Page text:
We (Chrisitan, Matthias & I) flew from Berlin over Istanbul to Bishkek. Bishkek (old name: Frunse), the main capital of Kyrgyzstan. All those flight's should take us about 1 day to reach the capital of Kyrgyzstan, we thought so. But didn’t imagined, that we’ll get such troubles like: missing the continuing flight in Istanbul to Bishkek because of the delayed airplane of our airplane in Berlin. And to miss the flight the day after again in Istanbul because the hotel, where we had been brought by the flying company missed to bring us early enough to the airport in Istanbul to get the airplane to Bishkek. Sad, but true.
The next night, we planned and regulated the way to the airport by our self. We reached the airport in time and had a relaxing flight to Kyrgyzstan.
In Bishkek, we met our friends (Lydia & Markus), who started from Munich instead of Berlin. They had been waiting since 2 days, because they arrived in K. without any delays. Finally, we went by a ‘Mashrutka’ (a sort of small bus) from Bishkek to Karakol in about 6 h. We paid only 6 €.
When we arrived there, we celebrated our lucky arrival of our tour start in a small pizza restaurant. Unfortunately, Markus became sick – we jumped out of a frying pan into the fire.
At day 1, we started early in the morning from our hostel in Karakol, took a taxi and led us drove to the entrance of the mountains, to Kyzyl Suu. The mountains, in which we are hiking now are the Alatau Mountain rage. These are an extension of the Tien Shan which belongs to the Himalaya. 11 days of hiking in front of us, 4 mountain passages – each of them almost 4000m high. As well 5 deep panoramic valleys.
The weather was fair, no rain and no wind (the opposite of Iceland) but temperatures, high like hell (the opposite of Iceland). The first day was just made up to start easy, which was necessary to get to know the heavy back pack (>25 kg) and to made it as comfortable as possibte to Markus.
The 3rd day, we crossed the first mountain pass with a height of 3930 m. Such a cool feeling to stand at this height. In comparison, mountains like these are seldom in the Alps.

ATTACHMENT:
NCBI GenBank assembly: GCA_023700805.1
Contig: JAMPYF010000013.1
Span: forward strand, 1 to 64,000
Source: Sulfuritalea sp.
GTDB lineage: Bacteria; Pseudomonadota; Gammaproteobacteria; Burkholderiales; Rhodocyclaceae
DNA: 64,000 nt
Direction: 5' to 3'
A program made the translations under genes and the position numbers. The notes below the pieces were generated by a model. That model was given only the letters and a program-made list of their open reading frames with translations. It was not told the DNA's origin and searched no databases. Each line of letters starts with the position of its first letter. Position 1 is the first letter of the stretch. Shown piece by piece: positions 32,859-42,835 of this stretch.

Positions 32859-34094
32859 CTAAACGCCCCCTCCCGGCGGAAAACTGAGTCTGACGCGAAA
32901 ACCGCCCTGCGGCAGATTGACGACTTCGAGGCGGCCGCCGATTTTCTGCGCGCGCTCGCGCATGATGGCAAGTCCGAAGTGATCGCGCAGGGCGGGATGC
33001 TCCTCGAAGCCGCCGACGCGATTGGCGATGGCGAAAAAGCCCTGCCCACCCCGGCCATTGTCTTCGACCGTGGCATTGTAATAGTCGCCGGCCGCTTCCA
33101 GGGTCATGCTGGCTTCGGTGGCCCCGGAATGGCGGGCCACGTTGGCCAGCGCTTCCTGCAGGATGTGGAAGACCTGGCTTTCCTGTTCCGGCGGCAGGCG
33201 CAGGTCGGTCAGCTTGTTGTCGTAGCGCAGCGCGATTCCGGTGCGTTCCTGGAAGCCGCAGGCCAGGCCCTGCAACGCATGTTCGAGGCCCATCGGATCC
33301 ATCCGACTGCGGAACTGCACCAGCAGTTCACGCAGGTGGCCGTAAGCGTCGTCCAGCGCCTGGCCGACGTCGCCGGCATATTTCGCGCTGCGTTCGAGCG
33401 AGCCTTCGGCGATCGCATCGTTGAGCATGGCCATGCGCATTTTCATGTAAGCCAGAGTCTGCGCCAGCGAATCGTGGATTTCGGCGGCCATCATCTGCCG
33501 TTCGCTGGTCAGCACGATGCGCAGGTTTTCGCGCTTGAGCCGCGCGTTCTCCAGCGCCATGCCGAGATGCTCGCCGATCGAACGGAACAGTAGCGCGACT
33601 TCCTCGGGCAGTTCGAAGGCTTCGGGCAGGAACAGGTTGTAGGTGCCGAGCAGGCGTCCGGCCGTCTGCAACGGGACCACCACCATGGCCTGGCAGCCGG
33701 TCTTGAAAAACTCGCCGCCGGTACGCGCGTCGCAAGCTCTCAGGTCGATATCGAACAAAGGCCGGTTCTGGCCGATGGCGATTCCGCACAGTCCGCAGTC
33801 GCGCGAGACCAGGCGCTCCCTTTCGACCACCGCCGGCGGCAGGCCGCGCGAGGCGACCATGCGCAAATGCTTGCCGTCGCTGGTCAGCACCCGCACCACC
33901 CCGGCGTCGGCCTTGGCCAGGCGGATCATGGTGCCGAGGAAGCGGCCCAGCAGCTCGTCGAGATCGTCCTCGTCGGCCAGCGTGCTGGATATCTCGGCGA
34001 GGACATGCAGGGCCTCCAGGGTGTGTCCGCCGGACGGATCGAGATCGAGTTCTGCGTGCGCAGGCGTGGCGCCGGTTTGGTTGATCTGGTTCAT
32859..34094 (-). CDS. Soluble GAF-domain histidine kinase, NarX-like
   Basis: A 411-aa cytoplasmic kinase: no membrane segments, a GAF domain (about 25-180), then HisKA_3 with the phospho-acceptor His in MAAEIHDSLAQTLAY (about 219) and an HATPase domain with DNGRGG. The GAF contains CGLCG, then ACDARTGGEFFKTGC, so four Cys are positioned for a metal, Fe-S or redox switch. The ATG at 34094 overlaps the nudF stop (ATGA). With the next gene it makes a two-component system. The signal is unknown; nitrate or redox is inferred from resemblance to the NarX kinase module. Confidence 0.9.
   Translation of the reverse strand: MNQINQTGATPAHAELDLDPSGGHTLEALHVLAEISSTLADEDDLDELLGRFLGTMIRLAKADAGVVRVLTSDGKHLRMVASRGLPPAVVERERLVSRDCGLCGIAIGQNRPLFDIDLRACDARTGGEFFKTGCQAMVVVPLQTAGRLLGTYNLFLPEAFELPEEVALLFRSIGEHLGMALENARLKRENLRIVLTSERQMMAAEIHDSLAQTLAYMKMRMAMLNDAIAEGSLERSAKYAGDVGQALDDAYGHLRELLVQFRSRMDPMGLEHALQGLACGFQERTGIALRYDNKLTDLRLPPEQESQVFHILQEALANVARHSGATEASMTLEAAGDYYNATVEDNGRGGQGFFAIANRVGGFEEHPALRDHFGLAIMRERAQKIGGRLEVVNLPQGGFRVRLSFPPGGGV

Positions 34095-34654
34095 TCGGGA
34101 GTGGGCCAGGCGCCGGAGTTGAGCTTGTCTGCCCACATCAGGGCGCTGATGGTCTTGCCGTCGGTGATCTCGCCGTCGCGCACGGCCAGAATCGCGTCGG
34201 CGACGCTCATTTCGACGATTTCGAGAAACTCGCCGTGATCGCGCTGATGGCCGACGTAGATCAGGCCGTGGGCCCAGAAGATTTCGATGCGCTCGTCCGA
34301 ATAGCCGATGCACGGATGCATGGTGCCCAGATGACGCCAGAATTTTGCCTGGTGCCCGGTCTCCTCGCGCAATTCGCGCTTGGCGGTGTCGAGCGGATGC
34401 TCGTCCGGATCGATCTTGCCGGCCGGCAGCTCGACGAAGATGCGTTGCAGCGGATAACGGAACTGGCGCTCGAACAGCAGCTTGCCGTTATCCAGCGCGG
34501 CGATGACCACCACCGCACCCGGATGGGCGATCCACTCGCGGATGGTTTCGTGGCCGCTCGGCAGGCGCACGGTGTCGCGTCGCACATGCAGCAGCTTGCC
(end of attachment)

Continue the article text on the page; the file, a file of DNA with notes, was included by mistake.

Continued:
Afterwards, a stunning valley was waiting for us. With a view at a 5000 m high mountain wall, including the mountain Okuz Bashi, we built up our camp. Luckily, Markus became better and
Another new thing to us was waiting the next day. We had to cross the Jeti-Oguz River. Therefore we took the offer of some nomads. We went over the river with some horses. When we passed by a Yurt-tent, we had been asked for some med’s and got some Kumis. Kumis is a kind of fermented horse milk. The taste was not as comfortable as expected (;
We went over the 2nd mountain pass and entered a valley, where we built up our tent close to the glacier of Mt. Karakol. An impressive snow and ice covered mountain. A lot of Alpinists lost their life s when they tried to ascend this tempting mountain.
The third mountain pass was waiting for us. Like all the other days before, we camped just below the highest point of the pass and entered the mountain passage the next day. A deep blue glacier lake (Ara-kol lake) was lying next to the path of through the mountain pass. One of the most impressing and scenic views I ever had. Just behind the lake had been all the glacier covered mountains of the Alatau mountain range.
Back into the valley (Arashan valley), we went to a small village and built up our tents in a camp site. As this place was by far not that interesting, we went up the last mountain pass at day 9 instead of resting one day in the village. Just before we passed the last mountain passage, we saw red hills, which reminded us a bit of Iceland. We left them behind us and walked down into a pretty beautiful valley where we met a kind small nomad family. In contrast, they owned 1000 sheep's and goats, 250 horses and some cows. We had been invited for a tea. This means in Kyrgyzstan, we had been invited to a big dinner.
The next morning, we crossed the bridge over another river which carried a lot of water from melting snow and ice. Only between 8 and 11 a.m. it was possible to enter this bridge as the water level was low enough. The last part of this trip was just the way down, leaving the mountains and coming back into civilisation after 10 and not 11 days. We took a small bus back to Karakol and rest the evening in the city.
The day after, we headed back to Bishkek with another Mashrutka, passing by the big lake Issyk-Kul, taking a bath and continuing to go by bus back to the capital of Kyrgyzstan.
We used the last day in Kyrgyzstan to walk around in the city, to the bazar and meet friends, which we met when we went from Berlin over Istanbul to Kyrgyzstan. Overall, we had a lot of fun, got experience in difficult mountain heights. But the most obvious part of this trip was the big contrast between a rich nature and a poor ex-Soviet country itself.